by Kim Ives (Haiti Liberte)
Despite cold weather, over 100 people protested in Ralph Bunche Park in front of the United Nations headquarters in Manhattan on Oct. 12 as the Security Council renewed the mandate of UN troops in Haiti for one more year.
The day before, a 10-person international delegation led by Haitian Sen. Moïse Jean-Charles met with UN officials to argue against renewal of the UN Mission to Stabilize Haiti, known by its acronym MINUSTAH (see accompanying article). After the meeting, the delegation reported what was said at the encounter to the Haitian community at the offices of Haiti Liberte newspaper in Brooklyn.
At the demonstration, Haitians as well as anti-imperialsts from several other New York-area communities marched in a circle chanting “UN, Out of Haiti!” Some carried signs that read “MINUSTAH=Cholera,” a reference to the epidemic that UN Nepalese soldiers unleashed when their latrines leaked into the headwaters of Haiti’s largest river, the Artibonite. Since then, some 8,000 Haitians have died from the disease, and over half a million have been sickened. It is now the world’s worst cholera epidemic.
The demonstration, called by a coalition of about 20 Haitian and international groups, also demanded reparations for Haitian cholera victims. Lawyer Brian Concannon of the Institute for Justice and Democracy in Haiti (IJDH) helped draw up a lawsuit against the UN last Nov. 3 on behalf of some 5,000 cholera victims and their families. Until now, the plaintiffs have received no response from the UN.
“The UN has remained silent, but the UN cholera in Haiti has not been silent,” Concannon told the demonstrators. “Since we filed our claim, 800 Haitians have died, and over 100,000 people have become sick. That’s an average of over two deaths a day. So yesterday, two people died of cholera on average, tomorrow two more will die, two more the day after that, and every day until the UN decides to respond justly the the cholera epidemic they brought to Haiti. In the meantime, the UN is spending over $2 million a day sending soldiers to Haiti for an occupation the Haitian people don’t want and don’t need.”
Concannon said that although the UN is stalling, the Haitian people are winning the battle for reparations “in the streets.”
“We have a great demonstration here, just as there are in Haiti, where thousands of people have been coming out to fight for justice for cholera,” he said.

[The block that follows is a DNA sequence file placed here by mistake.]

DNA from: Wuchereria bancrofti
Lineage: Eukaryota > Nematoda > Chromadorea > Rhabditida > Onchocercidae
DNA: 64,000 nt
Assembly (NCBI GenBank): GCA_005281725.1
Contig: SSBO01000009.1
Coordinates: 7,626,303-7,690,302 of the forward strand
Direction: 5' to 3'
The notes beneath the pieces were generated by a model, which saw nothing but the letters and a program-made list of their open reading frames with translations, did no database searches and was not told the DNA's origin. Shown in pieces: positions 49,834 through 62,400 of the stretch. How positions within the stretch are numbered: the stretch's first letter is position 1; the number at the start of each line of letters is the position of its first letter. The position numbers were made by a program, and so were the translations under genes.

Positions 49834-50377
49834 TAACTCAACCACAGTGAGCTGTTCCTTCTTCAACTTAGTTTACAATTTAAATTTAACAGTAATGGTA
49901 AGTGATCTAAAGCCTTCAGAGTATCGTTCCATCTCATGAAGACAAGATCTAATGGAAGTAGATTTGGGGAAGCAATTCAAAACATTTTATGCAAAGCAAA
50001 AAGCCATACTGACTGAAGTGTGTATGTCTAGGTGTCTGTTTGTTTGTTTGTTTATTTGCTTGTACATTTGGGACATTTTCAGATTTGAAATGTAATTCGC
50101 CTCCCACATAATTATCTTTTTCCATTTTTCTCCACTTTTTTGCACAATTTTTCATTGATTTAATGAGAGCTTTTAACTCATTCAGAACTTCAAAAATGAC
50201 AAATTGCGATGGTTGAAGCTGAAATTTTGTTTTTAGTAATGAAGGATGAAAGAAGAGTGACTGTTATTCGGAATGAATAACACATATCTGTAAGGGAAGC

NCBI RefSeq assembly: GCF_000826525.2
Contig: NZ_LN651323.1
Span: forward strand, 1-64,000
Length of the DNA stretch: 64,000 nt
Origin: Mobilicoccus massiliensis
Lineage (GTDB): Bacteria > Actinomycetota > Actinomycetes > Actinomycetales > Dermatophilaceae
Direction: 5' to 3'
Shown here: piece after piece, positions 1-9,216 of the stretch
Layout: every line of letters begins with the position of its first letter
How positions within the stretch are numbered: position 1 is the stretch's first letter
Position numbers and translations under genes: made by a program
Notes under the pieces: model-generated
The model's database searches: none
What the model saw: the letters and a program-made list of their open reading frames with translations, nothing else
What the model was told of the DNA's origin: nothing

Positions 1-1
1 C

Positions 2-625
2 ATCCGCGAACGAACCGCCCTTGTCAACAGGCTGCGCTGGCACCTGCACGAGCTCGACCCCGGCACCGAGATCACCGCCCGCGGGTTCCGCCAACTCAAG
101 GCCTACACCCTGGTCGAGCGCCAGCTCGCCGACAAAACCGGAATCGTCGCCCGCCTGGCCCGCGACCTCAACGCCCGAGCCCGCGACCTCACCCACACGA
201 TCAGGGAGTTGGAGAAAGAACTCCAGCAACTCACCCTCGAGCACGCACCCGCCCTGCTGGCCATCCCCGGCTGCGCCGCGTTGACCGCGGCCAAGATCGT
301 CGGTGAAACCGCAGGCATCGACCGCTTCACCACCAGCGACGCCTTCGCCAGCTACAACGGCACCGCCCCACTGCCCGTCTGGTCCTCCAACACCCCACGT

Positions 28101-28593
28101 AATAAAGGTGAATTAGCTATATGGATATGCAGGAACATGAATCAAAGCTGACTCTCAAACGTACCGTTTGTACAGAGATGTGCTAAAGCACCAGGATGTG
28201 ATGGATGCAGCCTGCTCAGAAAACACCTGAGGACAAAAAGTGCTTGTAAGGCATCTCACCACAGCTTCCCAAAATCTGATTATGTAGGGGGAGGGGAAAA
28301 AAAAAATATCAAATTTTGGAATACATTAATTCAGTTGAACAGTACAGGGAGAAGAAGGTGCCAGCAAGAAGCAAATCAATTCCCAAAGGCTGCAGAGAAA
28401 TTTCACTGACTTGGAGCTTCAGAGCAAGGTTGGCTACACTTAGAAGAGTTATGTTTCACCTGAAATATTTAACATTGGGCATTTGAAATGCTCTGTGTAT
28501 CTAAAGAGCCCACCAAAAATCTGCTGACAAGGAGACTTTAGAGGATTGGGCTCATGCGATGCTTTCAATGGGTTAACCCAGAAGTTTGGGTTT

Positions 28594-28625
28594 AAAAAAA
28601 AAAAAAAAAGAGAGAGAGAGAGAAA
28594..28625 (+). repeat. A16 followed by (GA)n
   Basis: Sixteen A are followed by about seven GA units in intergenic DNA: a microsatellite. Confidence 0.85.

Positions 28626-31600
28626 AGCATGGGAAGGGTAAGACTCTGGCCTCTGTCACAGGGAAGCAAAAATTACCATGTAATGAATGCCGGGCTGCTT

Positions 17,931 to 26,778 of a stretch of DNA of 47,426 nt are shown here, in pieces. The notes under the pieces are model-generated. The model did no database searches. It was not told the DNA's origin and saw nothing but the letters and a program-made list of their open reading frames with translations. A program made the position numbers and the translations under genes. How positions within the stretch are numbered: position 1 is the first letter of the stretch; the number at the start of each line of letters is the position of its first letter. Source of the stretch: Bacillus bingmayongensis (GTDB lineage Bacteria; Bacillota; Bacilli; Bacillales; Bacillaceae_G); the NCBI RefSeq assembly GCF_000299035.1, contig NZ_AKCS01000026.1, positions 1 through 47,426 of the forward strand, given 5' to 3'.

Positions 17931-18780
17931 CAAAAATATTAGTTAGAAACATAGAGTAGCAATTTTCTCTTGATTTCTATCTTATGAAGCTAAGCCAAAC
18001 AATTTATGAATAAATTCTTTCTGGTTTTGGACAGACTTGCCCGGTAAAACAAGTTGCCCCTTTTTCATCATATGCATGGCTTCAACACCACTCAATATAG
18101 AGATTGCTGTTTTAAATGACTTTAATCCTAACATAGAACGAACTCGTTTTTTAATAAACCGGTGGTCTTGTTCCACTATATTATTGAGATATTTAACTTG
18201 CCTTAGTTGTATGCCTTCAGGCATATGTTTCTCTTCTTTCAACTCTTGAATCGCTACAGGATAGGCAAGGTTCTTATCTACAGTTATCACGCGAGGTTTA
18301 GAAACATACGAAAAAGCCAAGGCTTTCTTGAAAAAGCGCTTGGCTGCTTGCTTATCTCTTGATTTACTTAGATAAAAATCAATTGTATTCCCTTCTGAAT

Other speakers at the rally included Gregory Perry of the Dec. 12 Movement, David Abdulah of Trinidad’s Oil Workers Union, Roger Toussaint, former leader of New York’s Transit Workers Union (TWU), Jocelyne Gaye of KAKOLA, Dr. Jean Ford Figaro of Haitians for Peace in Boston, MA, Berthony Dupont of Haïti Liberté newspaper, Greg Dunkel of the International Action Center, and the international unionists and activists who had participated in the delegation that spoke to UN officials the day before.
“Thank you for coming out to show your solidarity with the Haitian people who are under the boot of a military occupation today,” said Sen. Moïse Jean-Charles in his remarks in Kreyòl to the crowd. “The UN doesn’t bring us tractors or money, but they come with guns and tanks to crush the Haitian people. Yesterday we were in the United Nations talking with the UN authorities. Today, we are in front of the United Nations talking with the people. We know it’s not going to be easy to get them out. But we, the Haitian people, along with all democracy-loving people internationally, who are against colonialism, will build our solidarity to build our strength across the world to tell MINUSTAH to get out of Haiti.”
The demonstrators rallied in front of the UN for three full hours, from 3 to 6 p.m. To close the event as dusk fell, Lavalas Family militant Minouche Lambert and KAKOLA’s Jocelyne Gaye took to the improvised stage to sing the Haitian national anthem, “Le Dessalinien.”
Senator Moïse Jean-Charles addressing the demonstration in front of the UN on Oct. 12
Photo by Edgard Lafond/Haïti Liberté
Lawyer Brian Concannon of the IJDH: “The UN is spending over $2 million a day sending soldiers to Haiti for an occupation the Haitian people don’t want and don’t need.”
Photo by Greg Dunkel/Workers World